A/N: Ah, Shakespeare. Can't live with him, can't live without him. In any case—this came to me while reading Macbeth, and I thought it was too good to let get away. It's also somewhat influenced by the show House, MD.

Disclaimer: Don't own, not making any money!

Ratings: PG-13

Genre: Angst/Tragedy

Warnings: Mentioned character death

Main Characters: Souma Ayame

Additional Notes: I believe I've been watching too much House, MD.


"To-morrow, and to-morrow, and to-morrow,

To the last syllable of recorded time;

And all our yesterdays have lighted fools

The way to dusty death. Out, out, brief candle!

Life's but a walking shadow, a poor player

That struts and frets his hour upon the stage

And then is heard no more: it's a tale

Told by an idiot, full of sound and fury,

Signifying nothing."Macbeth

The steel table was cold against his skin and he shivered, pulling the hospital gown tighter in hopes of procuring even the smallest amount of warmth from the garment. He sighed, examining the rough fabric. It was a clumsy thing, the gown; all angles and lines, it bunched awkwardly at his thin waist—God, he'd gotten so thin in these past months. The sharp bones of his hips were clearly visible, his ribs and vertebrae as well. He seemed to be a bag of bones.

He laughed quietly. So this is what he was reduced to? A useless bone-bag, trapped in his own pathetic skin, his own rebelling body. He knew what he looked like now—he'd seen himself in a mirror recently. Sharp angles, hollowed cheeks, sallow skin, and dead eyes. Bandages hid his limp hair and covered one eye; his left hand was splinted, his right leg bound and useless. Thin, black stitches marred his delicate shoulder and extended from his knee to his thigh—the sight sent waves of pain and fear through him and so he did not look, if he could help it. Tears had begun to form at the corners of his good eye and he made no move to wipe them away. His spidery wisps of fingers flitted across the stiff and stark white wrappings. He took a shaking breath. These injuries—his eye, his hand, his shoulder, his leg—they were nothing. She suffered far worse, for far less…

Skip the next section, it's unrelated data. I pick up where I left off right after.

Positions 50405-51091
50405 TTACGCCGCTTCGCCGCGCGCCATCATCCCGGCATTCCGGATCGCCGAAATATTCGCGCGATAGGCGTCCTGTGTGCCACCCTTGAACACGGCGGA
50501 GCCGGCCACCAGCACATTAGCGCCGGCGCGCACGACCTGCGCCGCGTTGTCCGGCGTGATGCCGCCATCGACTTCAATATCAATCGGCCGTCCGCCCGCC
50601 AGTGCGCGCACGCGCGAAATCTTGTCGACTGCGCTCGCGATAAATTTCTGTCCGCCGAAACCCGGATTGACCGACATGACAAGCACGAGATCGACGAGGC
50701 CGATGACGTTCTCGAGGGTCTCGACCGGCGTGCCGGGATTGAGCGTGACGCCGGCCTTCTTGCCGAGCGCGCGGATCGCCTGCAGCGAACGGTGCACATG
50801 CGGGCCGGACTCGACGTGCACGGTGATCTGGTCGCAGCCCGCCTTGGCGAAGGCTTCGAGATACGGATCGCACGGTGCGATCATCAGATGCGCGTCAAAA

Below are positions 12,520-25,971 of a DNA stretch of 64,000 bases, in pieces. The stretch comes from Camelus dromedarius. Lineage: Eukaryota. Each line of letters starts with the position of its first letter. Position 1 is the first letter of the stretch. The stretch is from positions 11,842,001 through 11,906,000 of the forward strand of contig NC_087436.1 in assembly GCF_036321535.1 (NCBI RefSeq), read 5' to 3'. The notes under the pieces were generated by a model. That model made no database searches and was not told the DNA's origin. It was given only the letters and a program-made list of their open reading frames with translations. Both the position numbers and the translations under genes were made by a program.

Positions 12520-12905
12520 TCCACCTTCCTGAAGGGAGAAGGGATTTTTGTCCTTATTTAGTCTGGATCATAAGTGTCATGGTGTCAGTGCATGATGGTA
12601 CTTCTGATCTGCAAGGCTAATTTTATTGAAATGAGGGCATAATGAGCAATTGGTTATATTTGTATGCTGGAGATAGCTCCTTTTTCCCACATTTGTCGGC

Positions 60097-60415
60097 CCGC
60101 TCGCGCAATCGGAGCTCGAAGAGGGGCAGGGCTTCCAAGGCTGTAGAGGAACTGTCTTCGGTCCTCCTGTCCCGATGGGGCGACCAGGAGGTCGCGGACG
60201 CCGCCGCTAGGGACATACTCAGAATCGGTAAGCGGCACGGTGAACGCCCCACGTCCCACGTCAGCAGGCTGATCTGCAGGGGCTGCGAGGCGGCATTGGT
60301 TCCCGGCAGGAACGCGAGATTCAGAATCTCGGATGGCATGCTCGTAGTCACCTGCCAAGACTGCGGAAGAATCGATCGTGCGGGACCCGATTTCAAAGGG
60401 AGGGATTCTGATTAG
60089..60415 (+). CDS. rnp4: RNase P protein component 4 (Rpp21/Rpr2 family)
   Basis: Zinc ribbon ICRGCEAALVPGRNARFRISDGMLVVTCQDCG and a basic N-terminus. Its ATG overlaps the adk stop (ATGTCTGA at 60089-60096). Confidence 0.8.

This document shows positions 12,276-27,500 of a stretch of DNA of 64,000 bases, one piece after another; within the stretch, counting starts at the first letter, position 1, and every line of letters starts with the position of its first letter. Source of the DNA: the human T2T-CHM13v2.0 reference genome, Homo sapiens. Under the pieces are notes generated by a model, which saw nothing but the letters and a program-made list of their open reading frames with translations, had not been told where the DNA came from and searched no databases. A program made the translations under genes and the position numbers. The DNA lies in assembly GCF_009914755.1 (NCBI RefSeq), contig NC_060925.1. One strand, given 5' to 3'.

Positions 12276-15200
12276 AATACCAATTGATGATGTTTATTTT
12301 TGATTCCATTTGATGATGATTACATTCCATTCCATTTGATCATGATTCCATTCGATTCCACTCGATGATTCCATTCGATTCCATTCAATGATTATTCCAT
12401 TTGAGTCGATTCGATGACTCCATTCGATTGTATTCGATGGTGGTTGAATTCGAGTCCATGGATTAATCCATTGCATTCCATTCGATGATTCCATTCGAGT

He looked up, swallowing furiously, willing the tears to refreeze. He didn't speak—he hardly did any longer. He stared at the lanky man in the doorway, at the familiarity that sent a stake through his chest. Those worried and caring emerald eyes, the left one hidden behind a curtain of raven hair, the starched collar, the professional tie, the lab coat…even the clipboard… He was drowning in familiarity.

Hatori came closer and he could see the toll the worry was taking on the young doctor. "Ayame?" Hatori spoke again, his voice quiet, coaxing. "Ayame, how do you feel today?" Still, he didn't answer; he only watched as a flicker of resignation lit his oldest friend's visible eye. Hatori looked down at his clipboard, flipping through a few of the pages. "It's time for the bandages to come off."

Ayame offered no reaction to the news, not even a weak smile. He continued to watch his friend. Hatori sighed and took a seat next to the thin, shell of a man, setting his clipboard on the Formica counter. He studied Ayame for a moment. "You have to talk, Ayame. You can't hide away here forever; I know it hurts, but don't let it control you—"

"You don't understand."